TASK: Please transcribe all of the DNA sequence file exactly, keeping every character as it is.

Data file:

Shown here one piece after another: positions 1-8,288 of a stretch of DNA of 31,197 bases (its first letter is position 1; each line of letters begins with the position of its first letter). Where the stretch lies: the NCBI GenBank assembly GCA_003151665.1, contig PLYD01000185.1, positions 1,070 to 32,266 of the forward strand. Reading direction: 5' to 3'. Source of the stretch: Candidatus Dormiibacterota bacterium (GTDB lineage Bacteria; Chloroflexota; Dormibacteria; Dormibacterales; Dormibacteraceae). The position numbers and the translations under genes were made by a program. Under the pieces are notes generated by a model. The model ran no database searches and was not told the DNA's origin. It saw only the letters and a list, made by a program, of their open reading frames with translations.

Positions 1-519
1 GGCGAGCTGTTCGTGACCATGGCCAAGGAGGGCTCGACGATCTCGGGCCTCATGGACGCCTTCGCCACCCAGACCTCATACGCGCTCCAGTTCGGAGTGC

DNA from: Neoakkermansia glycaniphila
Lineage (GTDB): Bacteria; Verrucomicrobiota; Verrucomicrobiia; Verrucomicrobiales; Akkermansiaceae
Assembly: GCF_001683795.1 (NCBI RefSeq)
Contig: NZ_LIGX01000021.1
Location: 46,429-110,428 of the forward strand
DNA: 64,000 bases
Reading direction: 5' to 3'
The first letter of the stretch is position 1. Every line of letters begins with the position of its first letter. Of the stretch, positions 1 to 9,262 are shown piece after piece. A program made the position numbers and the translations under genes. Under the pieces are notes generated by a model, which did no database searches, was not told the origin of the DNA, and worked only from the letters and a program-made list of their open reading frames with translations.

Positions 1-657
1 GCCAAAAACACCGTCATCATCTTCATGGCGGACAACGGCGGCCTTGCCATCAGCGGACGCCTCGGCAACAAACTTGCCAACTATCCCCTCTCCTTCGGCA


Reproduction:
Shown here one piece after another: positions 1-8,288 of a stretch of DNA of 31,197 bases (its first letter is position 1; each line of letters begins with the position of its first letter). Where the stretch lies: the NCBI GenBank assembly GCA_003151665.1, contig PLYD01000185.1, positions 1,070 to 32,266 of the forward strand. Reading direction: 5' to 3'. Source of the stretch: Candidatus Dormiibacterota bacterium (GTDB lineage Bacteria; Chloroflexota; Dormibacteria; Dormibacterales; Dormibacteraceae). The position numbers and the translations under genes were made by a program. Under the pieces are notes generated by a model. The model ran no database searches and was not told the DNA's origin. It saw only the letters and a list, made by a program, of their open reading frames with translations.

Positions 1-519
1 GGCGAGCTGTTCGTGACCATGGCCAAGGAGGGCTCGACGATCTCGGGCCTCATGGACGCCTTCGCCACCCAGACCTCATACGCGCTCCAGTTCGGAGTGC

DNA from: Neoakkermansia glycaniphila
Lineage (GTDB): Bacteria; Verrucomicrobiota; Verrucomicrobiia; Verrucomicrobiales; Akkermansiaceae
Assembly: GCF_001683795.1 (NCBI RefSeq)
Contig: NZ_LIGX01000021.1
Location: 46,429-110,428 of the forward strand
DNA: 64,000 bases
Reading direction: 5' to 3'
The first letter of the stretch is position 1. Every line of letters begins with the position of its first letter. Of the stretch, positions 1 to 9,262 are shown piece after piece. A program made the position numbers and the translations under genes. Under the pieces are notes generated by a model, which did no database searches, was not told the origin of the DNA, and worked only from the letters and a program-made list of their open reading frames with translations.

Positions 1-657
1 GCCAAAAACACCGTCATCATCTTCATGGCGGACAACGGCGGCCTTGCCATCAGCGGACGCCTCGGCAACAAACTTGCCAACTATCCCCTCTCCTTCGGCA